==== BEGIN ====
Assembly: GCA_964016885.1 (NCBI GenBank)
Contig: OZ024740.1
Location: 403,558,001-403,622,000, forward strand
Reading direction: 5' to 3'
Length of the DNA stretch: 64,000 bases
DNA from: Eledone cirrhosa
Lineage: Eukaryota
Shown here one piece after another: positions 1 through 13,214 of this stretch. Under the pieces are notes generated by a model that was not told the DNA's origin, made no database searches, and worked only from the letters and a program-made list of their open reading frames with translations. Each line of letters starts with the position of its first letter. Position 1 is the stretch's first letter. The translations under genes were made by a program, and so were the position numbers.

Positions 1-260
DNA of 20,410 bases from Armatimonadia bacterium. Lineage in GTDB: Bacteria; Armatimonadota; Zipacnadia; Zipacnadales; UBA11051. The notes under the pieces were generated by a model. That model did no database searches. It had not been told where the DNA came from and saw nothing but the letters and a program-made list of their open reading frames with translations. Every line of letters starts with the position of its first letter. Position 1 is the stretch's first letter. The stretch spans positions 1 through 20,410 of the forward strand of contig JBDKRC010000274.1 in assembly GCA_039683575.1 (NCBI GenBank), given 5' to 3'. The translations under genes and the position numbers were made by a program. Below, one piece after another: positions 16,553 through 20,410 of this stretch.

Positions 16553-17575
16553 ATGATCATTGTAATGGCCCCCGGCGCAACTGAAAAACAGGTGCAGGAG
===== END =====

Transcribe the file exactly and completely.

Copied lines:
Assembly: GCA_964016885.1 (NCBI GenBank)
Contig: OZ024740.1
Location: 403,558,001-403,622,000, forward strand
Reading direction: 5' to 3'
Length of the DNA stretch: 64,000 bases
DNA from: Eledone cirrhosa
Lineage: Eukaryota
Shown here one piece after another: positions 1 through 13,214 of this stretch. Under the pieces are notes generated by a model that was not told the DNA's origin, made no database searches, and worked only from the letters and a program-made list of their open reading frames with translations. Each line of letters starts with the position of its first letter. Position 1 is the stretch's first letter. The translations under genes were made by a program, and so were the position numbers.

Positions 1-260
DNA of 20,410 bases from Armatimonadia bacterium. Lineage in GTDB: Bacteria; Armatimonadota; Zipacnadia; Zipacnadales; UBA11051. The notes under the pieces were generated by a model. That model did no database searches. It had not been told where the DNA came from and saw nothing but the letters and a program-made list of their open reading frames with translations. Every line of letters starts with the position of its first letter. Position 1 is the stretch's first letter. The stretch spans positions 1 through 20,410 of the forward strand of contig JBDKRC010000274.1 in assembly GCA_039683575.1 (NCBI GenBank), given 5' to 3'. The translations under genes and the position numbers were made by a program. Below, one piece after another: positions 16,553 through 20,410 of this stretch.

Positions 16553-17575
16553 ATGATCATTGTAATGGCCCCCGGCGCAACTGAAAAACAGGTGCAGGAG